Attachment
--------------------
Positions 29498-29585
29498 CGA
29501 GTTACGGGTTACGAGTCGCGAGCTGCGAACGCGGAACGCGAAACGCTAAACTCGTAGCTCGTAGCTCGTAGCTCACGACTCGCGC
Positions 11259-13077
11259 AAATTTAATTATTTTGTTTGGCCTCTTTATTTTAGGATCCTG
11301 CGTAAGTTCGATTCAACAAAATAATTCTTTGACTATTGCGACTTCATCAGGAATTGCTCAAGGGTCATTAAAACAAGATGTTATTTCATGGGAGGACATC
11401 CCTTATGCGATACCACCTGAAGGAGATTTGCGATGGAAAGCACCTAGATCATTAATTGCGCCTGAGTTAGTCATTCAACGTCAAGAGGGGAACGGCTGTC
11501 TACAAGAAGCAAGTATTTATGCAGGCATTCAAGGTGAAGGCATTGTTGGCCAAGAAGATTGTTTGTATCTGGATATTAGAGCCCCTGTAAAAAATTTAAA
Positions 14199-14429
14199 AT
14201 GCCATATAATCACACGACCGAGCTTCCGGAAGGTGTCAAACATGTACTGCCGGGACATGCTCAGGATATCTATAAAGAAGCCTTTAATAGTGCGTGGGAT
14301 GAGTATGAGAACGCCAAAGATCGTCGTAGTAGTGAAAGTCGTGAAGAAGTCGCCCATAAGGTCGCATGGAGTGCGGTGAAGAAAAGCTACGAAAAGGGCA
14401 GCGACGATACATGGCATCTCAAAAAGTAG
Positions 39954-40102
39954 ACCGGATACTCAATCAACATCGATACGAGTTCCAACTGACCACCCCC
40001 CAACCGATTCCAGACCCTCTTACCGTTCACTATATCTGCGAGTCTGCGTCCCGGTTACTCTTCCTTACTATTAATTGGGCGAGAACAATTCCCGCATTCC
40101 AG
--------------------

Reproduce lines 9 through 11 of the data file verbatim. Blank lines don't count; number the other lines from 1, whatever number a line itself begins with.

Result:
Positions 14199-14429
14199 AT
14201 GCCATATAATCACACGACCGAGCTTCCGGAAGGTGTCAAACATGTACTGCCGGGACATGCTCAGGATATCTATAAAGAAGCCTTTAATAGTGCGTGGGAT